A map of the area where the helicopter survey was conducted last August in the North Island. (GEOSCIENCE BC PHOTO)

A map of the area where the helicopter survey was conducted last August in the North Island. (GEOSCIENCE BC PHOTO)

New report sparks run of new North Island mining claims

In the first 15 days following Geoscience BC report, a total of 34 new claims were staked

Within 60 seconds of the new Geoscience BC Minerals Project covering Northern Vancouver Island being released, the first claim had been staked.

The speed with which that claim was staked could be attributed to both the new digital based staking process and the depth and breadth of Geoscience BC’s report.

Presenting to a packed room and hosted by the Port McNeill & District Chamber of Commerce, Geoscience BC held an open house in Port McNeill on Feb. 18 to announce the results from last summer’s mineral survey of northern Vancouver Island.

Speaking at the presentation, Richard Truman, Director, External Relations at Geoscience BC explained how the goal of the not for profit organization was to accelerate and capitalize the economic opportunities for our region.

To assist in achieving those outcomes, their Northern Vancouver Island Minerals Project undertook an aerial survey last summer that covered over 6,000 square kilometres, stretching between Port McNeill in the north and Tahsis in the southwest. The landmass covered represented approximately 20 per cent of the total area of the Island.

Vancouver Island has a long history of mining and mineral exploration but according to Geoscience BC, there are still areas on the northern Island that remain relatively under-explored. Truman explained how the project was designed to provide current and unbiased information to help in exploration and aid in the development of those resources.

In order to facilitate that growth, Geoscience BC felt it was necessary to provide new and reliable research data along with updated geological maps that would help identify areas where mineral exploration may lead to new mines and provide economic benefits to communities here on the North Island.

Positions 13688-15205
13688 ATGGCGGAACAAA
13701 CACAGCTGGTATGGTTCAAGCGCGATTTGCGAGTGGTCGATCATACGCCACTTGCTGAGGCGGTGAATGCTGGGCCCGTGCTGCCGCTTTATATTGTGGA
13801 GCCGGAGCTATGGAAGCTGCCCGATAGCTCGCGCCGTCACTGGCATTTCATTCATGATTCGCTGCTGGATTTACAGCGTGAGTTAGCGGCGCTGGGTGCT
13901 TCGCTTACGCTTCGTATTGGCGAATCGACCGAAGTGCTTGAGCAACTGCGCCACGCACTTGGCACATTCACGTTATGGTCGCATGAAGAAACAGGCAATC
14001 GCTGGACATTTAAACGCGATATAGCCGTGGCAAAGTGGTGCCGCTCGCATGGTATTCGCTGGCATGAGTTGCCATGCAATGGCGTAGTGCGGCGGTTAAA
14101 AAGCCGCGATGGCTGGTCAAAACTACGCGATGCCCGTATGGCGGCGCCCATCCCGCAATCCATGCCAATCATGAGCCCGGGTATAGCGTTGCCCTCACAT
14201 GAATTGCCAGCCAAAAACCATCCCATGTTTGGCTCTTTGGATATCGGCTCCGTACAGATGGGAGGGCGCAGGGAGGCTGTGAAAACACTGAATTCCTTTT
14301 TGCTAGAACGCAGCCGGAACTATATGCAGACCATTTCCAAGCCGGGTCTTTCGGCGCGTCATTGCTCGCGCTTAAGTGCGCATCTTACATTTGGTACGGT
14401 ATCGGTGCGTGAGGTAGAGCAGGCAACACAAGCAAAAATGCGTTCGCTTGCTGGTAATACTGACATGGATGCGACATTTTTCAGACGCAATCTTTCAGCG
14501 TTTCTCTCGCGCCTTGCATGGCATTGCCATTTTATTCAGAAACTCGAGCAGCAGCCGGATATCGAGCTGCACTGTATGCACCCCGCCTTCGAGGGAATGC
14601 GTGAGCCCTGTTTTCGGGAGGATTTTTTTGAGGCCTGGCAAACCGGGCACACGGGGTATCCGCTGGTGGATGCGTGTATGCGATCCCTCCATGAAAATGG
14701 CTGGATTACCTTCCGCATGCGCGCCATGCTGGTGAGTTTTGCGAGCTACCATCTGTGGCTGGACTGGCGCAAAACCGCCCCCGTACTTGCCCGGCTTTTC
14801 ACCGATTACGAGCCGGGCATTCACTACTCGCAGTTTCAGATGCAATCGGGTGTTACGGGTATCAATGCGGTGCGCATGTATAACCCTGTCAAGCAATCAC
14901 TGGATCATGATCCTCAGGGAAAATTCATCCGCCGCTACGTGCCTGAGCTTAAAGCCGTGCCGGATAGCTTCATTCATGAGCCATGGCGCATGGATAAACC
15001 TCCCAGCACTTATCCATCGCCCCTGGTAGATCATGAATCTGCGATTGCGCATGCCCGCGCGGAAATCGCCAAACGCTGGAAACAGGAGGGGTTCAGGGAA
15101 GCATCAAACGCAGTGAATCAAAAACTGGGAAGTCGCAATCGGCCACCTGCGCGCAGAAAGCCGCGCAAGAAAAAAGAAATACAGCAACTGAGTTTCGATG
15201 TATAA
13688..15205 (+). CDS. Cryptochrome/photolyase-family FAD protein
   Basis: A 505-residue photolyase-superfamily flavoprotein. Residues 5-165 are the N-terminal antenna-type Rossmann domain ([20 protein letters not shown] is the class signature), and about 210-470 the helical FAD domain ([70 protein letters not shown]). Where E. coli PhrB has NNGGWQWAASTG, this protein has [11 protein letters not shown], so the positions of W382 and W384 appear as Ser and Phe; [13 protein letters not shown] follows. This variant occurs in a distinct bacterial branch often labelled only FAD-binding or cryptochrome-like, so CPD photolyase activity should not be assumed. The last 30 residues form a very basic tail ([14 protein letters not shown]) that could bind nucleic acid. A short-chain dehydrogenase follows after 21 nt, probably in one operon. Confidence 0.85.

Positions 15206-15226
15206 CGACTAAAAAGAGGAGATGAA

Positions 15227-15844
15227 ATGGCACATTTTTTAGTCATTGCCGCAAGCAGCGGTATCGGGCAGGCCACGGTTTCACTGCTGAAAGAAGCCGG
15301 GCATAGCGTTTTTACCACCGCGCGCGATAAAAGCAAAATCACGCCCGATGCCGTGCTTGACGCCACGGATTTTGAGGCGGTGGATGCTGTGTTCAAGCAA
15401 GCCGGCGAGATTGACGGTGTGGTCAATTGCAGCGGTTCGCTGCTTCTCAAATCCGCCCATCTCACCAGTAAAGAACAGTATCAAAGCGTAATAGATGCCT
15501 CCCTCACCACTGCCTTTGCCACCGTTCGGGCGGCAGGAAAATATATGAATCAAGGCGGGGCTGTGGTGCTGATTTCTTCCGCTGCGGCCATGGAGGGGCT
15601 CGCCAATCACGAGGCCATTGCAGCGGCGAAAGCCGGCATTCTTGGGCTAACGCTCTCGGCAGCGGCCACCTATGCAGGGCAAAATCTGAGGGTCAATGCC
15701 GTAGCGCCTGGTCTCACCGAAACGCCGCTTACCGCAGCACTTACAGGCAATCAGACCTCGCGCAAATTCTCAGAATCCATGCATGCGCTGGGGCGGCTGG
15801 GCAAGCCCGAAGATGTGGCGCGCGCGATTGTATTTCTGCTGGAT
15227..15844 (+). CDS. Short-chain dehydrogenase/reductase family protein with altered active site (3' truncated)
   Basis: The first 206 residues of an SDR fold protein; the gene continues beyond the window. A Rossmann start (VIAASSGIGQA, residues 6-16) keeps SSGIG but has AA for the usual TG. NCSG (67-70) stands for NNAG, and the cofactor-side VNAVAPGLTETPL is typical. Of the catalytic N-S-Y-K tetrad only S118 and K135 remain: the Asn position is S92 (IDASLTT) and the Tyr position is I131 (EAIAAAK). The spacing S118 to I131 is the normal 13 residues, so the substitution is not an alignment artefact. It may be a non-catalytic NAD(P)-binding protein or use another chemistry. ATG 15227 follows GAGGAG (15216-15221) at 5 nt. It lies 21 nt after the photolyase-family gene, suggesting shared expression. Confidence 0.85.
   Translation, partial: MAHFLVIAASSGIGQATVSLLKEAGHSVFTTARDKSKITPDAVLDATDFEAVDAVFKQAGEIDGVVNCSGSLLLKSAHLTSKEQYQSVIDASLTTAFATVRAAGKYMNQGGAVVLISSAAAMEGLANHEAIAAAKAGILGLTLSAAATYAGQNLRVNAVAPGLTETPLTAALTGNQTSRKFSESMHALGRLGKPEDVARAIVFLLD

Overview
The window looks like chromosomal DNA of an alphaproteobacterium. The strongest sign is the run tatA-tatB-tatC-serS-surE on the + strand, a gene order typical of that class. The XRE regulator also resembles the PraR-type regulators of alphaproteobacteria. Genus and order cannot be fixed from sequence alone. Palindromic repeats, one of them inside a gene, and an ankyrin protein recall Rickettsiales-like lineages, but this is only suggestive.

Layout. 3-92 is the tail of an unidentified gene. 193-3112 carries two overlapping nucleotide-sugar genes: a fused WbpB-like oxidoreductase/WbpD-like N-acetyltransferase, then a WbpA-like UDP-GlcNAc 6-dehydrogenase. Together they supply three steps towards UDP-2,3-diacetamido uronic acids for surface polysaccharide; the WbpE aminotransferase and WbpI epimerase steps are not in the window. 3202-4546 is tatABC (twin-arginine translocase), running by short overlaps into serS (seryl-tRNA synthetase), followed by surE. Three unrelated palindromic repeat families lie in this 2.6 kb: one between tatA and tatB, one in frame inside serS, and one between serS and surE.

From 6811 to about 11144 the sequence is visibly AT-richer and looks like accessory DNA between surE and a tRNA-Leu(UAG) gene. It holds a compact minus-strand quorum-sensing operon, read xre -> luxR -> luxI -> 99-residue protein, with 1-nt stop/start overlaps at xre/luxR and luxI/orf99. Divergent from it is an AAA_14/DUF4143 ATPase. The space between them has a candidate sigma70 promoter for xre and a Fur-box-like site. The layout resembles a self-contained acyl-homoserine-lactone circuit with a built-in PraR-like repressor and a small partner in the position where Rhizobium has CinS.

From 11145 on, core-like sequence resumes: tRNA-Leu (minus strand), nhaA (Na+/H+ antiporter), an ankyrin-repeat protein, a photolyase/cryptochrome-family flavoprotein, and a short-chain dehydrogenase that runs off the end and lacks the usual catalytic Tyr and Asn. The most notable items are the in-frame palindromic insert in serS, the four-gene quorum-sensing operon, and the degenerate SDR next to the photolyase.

Cost for the project was $1.1 million and Truman estimates that for every dollar invested in the project, six dollars in new exploration investment will be returned to the region.

In the first 15 days following the report, a total of 34 new claims were staked within the survey region.

Geoscience BC feels, “The information generated by this project may spark a new wave of mineral exploration activity in this region.” The information is available to the public and, according to Geoscience BC, “should help the exploration sector, communities, Indigenous groups and governments make informed decisions about responsible natural resource development.”

Industry experts agree, says Greg Neeld, President & CEO, Hawkeye Gold and Diamond Inc, explaining: “This vital information will be key to new mineral exploration and potential discovery creating economic benefits to communities…”

Dallas Smith, President, Nanwakolas Council Board of Directors echoed Neeld’s confidence, adding: “Public geoscience data will bring new mineral exploration interest and investment to the Island.”

And Kendra Johnston, President & CEO, AME (Association for Mineral Exploration) feels the data from this project will be of benefit and used by grassroots prospectors all the way through to multinational mining corporations.

Geoscience BC is an independent, not for profit, public geoscience research society that gathers and provides to the public, data about British Columbia’s minerals, energy and water resources. Geoscience BC feels this in turn advances knowledge, informs responsible development, encourages investment and stimulates innovation.

For more information or to view the reports, visit www.georscienbc.com

– Bill McQuarrie article

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